Participant recruitment remains an ongoing barrier to the successful and timely management of clinical trials.
In recent years there has been a significant effort to streamline processes and utilize productive and cost-effective digital outreach techniques; it costs a lot of money each day a trial is extended due to recruitment goals not being met. It’s no wonder, then, why effective marketing techniques are increasingly deployed to ensure the successful recruitment of clinical trials.
But can marketing become too involved and have a perceived negative effect on the scientific integrity of clinical trials?
Madison Avenue advertising agencies are often contracted to develop corporate marketing strategies for pharmaceutical companies. These strategies often include product-launch activities, marketing tools and public relations campaigns. Because the planning of these activities takes place prior to a product launch, is it appropriate for the corporate marketing agency to be involved with the marketing of clinical trials? On the one hand, the agency likely has the market research to determine the best methods to reach the target demographic; on the other, there needs to be a distinct separation between marketing a product and marketing a clinical trial.
There are strict adherences that must be met when marketing a clinical trial. Materials and advertising for specific trials should be more about trial awareness than typical marketing material. In fact, the recruitment of subjects is the beginning of the informed-consent and subject-selection process, according to the FDA. Before any patient-facing materials about a specific clinical trial can be distributed, an independent review board must review the messaging for coerciveness, or wording that suggests a favorable outcome or other benefits not outlined in the informed-consent form.
Deemed unethical but not technically illegal is what is known in the industry as “seeding trials.” These are trials designed specifically for corporate marketing goals and containing little to no scientific purpose. In these situations, patients and the principal investigators are given exclusive free access to a medicine and the way to use it. What make these types of trials unethical are the undisclosed, hidden marketing objectives and the exploitation of study subjects for commercial purposes. In seeding trials, the principal investigators may be unintentionally providing a sponsor with more valuable information than the study subjects are receiving.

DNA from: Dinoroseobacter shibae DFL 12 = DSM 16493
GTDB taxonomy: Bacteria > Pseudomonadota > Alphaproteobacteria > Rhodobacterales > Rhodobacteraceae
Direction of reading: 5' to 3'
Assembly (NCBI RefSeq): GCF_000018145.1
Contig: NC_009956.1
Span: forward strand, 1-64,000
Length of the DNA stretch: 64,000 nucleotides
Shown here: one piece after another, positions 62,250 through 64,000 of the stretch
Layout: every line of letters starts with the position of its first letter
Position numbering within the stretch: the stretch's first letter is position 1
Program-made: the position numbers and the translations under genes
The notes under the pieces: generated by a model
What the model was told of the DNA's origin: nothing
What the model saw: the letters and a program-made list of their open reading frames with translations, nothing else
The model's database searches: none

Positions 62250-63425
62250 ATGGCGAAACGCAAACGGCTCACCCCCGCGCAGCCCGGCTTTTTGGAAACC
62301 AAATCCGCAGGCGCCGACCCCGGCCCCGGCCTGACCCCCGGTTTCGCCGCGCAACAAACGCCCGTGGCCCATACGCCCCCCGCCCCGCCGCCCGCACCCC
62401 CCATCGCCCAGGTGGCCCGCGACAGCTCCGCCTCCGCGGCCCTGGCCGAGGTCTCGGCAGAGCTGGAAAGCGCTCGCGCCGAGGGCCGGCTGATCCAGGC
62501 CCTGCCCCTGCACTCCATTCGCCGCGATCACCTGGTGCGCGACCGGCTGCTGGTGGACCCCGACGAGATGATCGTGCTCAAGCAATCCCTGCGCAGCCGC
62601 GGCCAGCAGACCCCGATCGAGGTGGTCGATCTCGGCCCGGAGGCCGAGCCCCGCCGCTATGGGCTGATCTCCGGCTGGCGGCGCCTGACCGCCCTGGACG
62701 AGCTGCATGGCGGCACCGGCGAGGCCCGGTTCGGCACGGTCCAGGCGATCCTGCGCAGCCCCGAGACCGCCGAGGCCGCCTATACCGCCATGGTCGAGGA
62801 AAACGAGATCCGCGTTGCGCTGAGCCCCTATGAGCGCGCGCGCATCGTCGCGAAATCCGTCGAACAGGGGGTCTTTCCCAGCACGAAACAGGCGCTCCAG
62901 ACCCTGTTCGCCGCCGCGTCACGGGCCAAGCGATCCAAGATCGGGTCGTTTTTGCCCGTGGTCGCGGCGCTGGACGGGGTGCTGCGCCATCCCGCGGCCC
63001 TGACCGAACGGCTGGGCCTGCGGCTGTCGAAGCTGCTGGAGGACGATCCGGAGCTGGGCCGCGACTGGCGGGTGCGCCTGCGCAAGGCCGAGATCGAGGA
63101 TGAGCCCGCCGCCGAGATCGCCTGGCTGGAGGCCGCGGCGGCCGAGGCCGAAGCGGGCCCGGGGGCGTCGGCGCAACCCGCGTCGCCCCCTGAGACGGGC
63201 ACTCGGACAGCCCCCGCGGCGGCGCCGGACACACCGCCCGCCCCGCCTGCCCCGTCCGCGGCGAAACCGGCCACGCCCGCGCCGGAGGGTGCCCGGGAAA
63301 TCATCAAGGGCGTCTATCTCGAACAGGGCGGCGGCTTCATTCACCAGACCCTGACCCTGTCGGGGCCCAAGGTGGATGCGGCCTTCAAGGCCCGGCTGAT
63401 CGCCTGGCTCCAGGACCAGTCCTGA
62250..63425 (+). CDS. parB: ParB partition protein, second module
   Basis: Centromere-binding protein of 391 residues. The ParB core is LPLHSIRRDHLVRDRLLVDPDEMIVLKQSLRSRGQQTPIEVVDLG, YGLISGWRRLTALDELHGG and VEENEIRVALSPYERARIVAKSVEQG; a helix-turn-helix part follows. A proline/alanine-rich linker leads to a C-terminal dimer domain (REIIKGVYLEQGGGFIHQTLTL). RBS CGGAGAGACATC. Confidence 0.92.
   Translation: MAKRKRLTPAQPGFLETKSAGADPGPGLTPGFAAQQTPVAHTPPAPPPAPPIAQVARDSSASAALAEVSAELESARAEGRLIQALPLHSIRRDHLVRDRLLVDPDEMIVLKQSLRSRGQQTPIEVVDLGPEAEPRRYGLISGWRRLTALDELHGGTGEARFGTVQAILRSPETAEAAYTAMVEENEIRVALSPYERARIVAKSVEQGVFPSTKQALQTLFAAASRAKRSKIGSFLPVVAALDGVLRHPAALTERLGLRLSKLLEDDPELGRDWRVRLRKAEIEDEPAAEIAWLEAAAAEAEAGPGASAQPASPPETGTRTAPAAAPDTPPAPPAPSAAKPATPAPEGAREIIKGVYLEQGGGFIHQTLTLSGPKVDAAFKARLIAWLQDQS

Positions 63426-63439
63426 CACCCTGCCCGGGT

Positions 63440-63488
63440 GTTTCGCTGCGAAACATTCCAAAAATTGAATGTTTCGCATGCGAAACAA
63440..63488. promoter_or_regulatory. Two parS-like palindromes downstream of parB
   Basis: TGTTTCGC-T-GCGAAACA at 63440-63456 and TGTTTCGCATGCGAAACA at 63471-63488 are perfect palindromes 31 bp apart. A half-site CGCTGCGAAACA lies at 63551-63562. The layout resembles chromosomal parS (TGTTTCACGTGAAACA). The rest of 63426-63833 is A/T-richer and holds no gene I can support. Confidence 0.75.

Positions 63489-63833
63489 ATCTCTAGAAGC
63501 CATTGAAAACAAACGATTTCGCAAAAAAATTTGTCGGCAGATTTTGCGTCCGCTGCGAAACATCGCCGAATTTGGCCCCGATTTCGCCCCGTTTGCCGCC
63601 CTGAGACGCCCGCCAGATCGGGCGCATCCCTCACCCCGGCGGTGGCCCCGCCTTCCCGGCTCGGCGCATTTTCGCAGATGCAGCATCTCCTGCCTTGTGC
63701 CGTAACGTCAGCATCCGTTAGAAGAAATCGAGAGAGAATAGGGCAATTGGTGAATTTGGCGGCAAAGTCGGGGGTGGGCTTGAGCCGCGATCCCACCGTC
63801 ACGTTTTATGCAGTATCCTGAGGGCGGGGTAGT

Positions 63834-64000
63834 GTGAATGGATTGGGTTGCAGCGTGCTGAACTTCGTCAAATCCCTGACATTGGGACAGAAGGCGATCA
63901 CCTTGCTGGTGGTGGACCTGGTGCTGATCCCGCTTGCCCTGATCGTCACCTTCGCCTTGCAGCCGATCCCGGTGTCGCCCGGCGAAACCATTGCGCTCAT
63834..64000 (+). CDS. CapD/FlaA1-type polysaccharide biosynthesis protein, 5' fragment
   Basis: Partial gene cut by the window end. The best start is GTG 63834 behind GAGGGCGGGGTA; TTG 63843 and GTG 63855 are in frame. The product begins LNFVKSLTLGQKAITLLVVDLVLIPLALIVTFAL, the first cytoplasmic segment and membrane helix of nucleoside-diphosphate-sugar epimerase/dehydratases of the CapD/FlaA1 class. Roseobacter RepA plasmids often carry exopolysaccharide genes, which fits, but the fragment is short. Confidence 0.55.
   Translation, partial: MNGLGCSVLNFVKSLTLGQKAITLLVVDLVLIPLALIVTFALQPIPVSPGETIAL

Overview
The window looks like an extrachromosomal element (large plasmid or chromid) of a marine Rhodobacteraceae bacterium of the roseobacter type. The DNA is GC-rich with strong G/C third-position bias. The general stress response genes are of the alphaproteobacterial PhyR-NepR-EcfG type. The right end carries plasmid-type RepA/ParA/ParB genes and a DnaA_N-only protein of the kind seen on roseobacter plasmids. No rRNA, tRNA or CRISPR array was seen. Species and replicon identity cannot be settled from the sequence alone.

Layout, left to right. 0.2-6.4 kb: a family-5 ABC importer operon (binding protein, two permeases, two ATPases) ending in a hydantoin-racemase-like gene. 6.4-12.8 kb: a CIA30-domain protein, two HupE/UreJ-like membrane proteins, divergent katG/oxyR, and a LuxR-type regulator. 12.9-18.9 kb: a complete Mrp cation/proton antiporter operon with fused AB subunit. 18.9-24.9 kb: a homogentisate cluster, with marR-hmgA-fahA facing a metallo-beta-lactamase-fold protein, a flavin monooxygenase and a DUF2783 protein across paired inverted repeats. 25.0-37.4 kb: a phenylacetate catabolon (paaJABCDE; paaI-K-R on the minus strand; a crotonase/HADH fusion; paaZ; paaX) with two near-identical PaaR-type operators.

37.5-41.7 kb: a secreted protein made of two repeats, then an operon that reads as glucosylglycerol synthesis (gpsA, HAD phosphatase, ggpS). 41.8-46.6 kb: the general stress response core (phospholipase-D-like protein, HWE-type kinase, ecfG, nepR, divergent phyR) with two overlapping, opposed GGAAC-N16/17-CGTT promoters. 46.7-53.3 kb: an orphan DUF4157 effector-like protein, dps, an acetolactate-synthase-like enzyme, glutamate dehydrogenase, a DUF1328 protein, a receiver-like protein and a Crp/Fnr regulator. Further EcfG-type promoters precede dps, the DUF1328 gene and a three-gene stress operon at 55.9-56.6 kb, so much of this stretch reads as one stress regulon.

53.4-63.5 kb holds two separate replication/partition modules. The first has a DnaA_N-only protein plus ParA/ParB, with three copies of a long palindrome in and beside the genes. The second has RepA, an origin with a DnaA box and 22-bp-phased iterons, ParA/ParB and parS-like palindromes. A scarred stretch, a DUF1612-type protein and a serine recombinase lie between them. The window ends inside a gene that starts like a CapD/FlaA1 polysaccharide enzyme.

According to “Marketing and clinical trials: a case study,” a reference model was developed as a guide to ongoing assessments of the marketing capabilities of a clinical trial. The model defines the capabilities required for successful marketing of any clinical trial. It has four domains and 12 components and is illustrated here as a wheel. Although rooted primarily in marketing technique, the reference model can be applied to any recruitment campaign regardless if it is a small site-facilitated plan, a strategy developed by a CRO or PR firm, or one conceived by a large creative agency.
Marketing firms and medical researchers have two separate goals, and blending the two can be tricky. Medical research is altruistic, scientific and done to meet a medical need. Marketing is about profit and return on investment. The clinical trials industry can learn valuable lessons from the marketing sector, but in order to avoid any perception of deception, sponsors should clearly separate research contracts from marketing services for their products.
Ashley Tointon has more than 18 years of patient recruitment and project management experience supporting clinical trials and the pharmaceutical industry. Currently she provides recruitment expertise, strategy and leadership as Principal Consultant of Accelerate Clinical Enrollment LLC. Email comments and suggestions to email@example.com.
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